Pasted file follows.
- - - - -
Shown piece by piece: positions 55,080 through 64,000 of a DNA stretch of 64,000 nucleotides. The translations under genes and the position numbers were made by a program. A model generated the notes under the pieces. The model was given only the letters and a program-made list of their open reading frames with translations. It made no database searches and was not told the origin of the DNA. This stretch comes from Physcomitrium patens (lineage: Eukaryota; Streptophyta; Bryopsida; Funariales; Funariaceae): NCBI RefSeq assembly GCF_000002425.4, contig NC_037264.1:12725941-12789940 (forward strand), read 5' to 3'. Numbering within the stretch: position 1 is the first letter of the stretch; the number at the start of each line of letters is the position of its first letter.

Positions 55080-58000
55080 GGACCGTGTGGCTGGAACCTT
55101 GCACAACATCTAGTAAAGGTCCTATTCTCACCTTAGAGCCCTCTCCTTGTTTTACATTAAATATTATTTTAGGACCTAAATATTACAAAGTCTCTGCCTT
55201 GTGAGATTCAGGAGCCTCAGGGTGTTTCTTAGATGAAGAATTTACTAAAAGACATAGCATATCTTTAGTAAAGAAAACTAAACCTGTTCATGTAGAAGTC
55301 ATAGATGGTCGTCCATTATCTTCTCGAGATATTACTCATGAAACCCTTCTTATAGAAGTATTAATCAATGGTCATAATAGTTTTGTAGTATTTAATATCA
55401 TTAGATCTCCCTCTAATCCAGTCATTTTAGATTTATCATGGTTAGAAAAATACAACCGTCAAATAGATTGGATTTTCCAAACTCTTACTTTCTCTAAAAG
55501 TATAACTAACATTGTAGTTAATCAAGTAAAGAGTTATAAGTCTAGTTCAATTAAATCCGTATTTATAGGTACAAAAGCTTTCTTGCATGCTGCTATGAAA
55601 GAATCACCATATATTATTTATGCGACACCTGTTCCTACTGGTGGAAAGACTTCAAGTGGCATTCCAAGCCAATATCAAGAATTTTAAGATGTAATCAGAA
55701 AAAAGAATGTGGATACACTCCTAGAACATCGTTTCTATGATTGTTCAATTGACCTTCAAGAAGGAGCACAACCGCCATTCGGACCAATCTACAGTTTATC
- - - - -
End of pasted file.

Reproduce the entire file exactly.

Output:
Shown piece by piece: positions 55,080 through 64,000 of a DNA stretch of 64,000 nucleotides. The translations under genes and the position numbers were made by a program. A model generated the notes under the pieces. The model was given only the letters and a program-made list of their open reading frames with translations. It made no database searches and was not told the origin of the DNA. This stretch comes from Physcomitrium patens (lineage: Eukaryota; Streptophyta; Bryopsida; Funariales; Funariaceae): NCBI RefSeq assembly GCF_000002425.4, contig NC_037264.1:12725941-12789940 (forward strand), read 5' to 3'. Numbering within the stretch: position 1 is the first letter of the stretch; the number at the start of each line of letters is the position of its first letter.

Positions 55080-58000
55080 GGACCGTGTGGCTGGAACCTT
55101 GCACAACATCTAGTAAAGGTCCTATTCTCACCTTAGAGCCCTCTCCTTGTTTTACATTAAATATTATTTTAGGACCTAAATATTACAAAGTCTCTGCCTT
55201 GTGAGATTCAGGAGCCTCAGGGTGTTTCTTAGATGAAGAATTTACTAAAAGACATAGCATATCTTTAGTAAAGAAAACTAAACCTGTTCATGTAGAAGTC
55301 ATAGATGGTCGTCCATTATCTTCTCGAGATATTACTCATGAAACCCTTCTTATAGAAGTATTAATCAATGGTCATAATAGTTTTGTAGTATTTAATATCA
55401 TTAGATCTCCCTCTAATCCAGTCATTTTAGATTTATCATGGTTAGAAAAATACAACCGTCAAATAGATTGGATTTTCCAAACTCTTACTTTCTCTAAAAG
55501 TATAACTAACATTGTAGTTAATCAAGTAAAGAGTTATAAGTCTAGTTCAATTAAATCCGTATTTATAGGTACAAAAGCTTTCTTGCATGCTGCTATGAAA
55601 GAATCACCATATATTATTTATGCGACACCTGTTCCTACTGGTGGAAAGACTTCAAGTGGCATTCCAAGCCAATATCAAGAATTTTAAGATGTAATCAGAA
55701 AAAAGAATGTGGATACACTCCTAGAACATCGTTTCTATGATTGTTCAATTGACCTTCAAGAAGGAGCACAACCGCCATTCGGACCAATCTACAGTTTATC